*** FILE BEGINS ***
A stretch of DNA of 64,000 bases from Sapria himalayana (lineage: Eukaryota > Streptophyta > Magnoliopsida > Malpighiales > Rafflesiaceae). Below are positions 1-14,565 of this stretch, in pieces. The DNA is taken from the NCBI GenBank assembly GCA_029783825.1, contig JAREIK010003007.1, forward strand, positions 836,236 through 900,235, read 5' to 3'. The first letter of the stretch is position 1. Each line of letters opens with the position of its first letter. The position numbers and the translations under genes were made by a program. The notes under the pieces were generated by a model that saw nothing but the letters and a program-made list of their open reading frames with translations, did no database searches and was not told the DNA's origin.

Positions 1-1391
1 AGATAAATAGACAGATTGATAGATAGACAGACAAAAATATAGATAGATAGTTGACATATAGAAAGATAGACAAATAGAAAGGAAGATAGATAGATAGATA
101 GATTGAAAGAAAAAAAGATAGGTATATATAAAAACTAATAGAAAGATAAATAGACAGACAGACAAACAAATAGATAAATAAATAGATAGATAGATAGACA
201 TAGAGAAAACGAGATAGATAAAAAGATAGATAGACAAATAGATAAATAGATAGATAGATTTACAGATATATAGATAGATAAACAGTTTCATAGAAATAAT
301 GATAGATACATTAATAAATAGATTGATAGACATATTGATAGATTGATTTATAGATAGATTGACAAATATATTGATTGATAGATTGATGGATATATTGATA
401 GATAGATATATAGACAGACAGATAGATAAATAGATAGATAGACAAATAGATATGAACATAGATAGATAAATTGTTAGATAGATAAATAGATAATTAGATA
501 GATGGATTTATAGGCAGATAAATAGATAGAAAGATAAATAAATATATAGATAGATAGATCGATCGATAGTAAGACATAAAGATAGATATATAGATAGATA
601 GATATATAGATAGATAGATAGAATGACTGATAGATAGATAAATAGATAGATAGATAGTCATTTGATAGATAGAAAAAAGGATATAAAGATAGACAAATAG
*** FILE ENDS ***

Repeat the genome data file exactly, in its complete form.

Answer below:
A stretch of DNA of 64,000 bases from Sapria himalayana (lineage: Eukaryota > Streptophyta > Magnoliopsida > Malpighiales > Rafflesiaceae). Below are positions 1-14,565 of this stretch, in pieces. The DNA is taken from the NCBI GenBank assembly GCA_029783825.1, contig JAREIK010003007.1, forward strand, positions 836,236 through 900,235, read 5' to 3'. The first letter of the stretch is position 1. Each line of letters opens with the position of its first letter. The position numbers and the translations under genes were made by a program. The notes under the pieces were generated by a model that saw nothing but the letters and a program-made list of their open reading frames with translations, did no database searches and was not told the DNA's origin.

Positions 1-1391
1 AGATAAATAGACAGATTGATAGATAGACAGACAAAAATATAGATAGATAGTTGACATATAGAAAGATAGACAAATAGAAAGGAAGATAGATAGATAGATA
101 GATTGAAAGAAAAAAAGATAGGTATATATAAAAACTAATAGAAAGATAAATAGACAGACAGACAAACAAATAGATAAATAAATAGATAGATAGATAGACA
201 TAGAGAAAACGAGATAGATAAAAAGATAGATAGACAAATAGATAAATAGATAGATAGATTTACAGATATATAGATAGATAAACAGTTTCATAGAAATAAT
301 GATAGATACATTAATAAATAGATTGATAGACATATTGATAGATTGATTTATAGATAGATTGACAAATATATTGATTGATAGATTGATGGATATATTGATA
401 GATAGATATATAGACAGACAGATAGATAAATAGATAGATAGACAAATAGATATGAACATAGATAGATAAATTGTTAGATAGATAAATAGATAATTAGATA
501 GATGGATTTATAGGCAGATAAATAGATAGAAAGATAAATAAATATATAGATAGATAGATCGATCGATAGTAAGACATAAAGATAGATATATAGATAGATA
601 GATATATAGATAGATAGATAGAATGACTGATAGATAGATAAATAGATAGATAGATAGTCATTTGATAGATAGAAAAAAGGATATAAAGATAGACAAATAG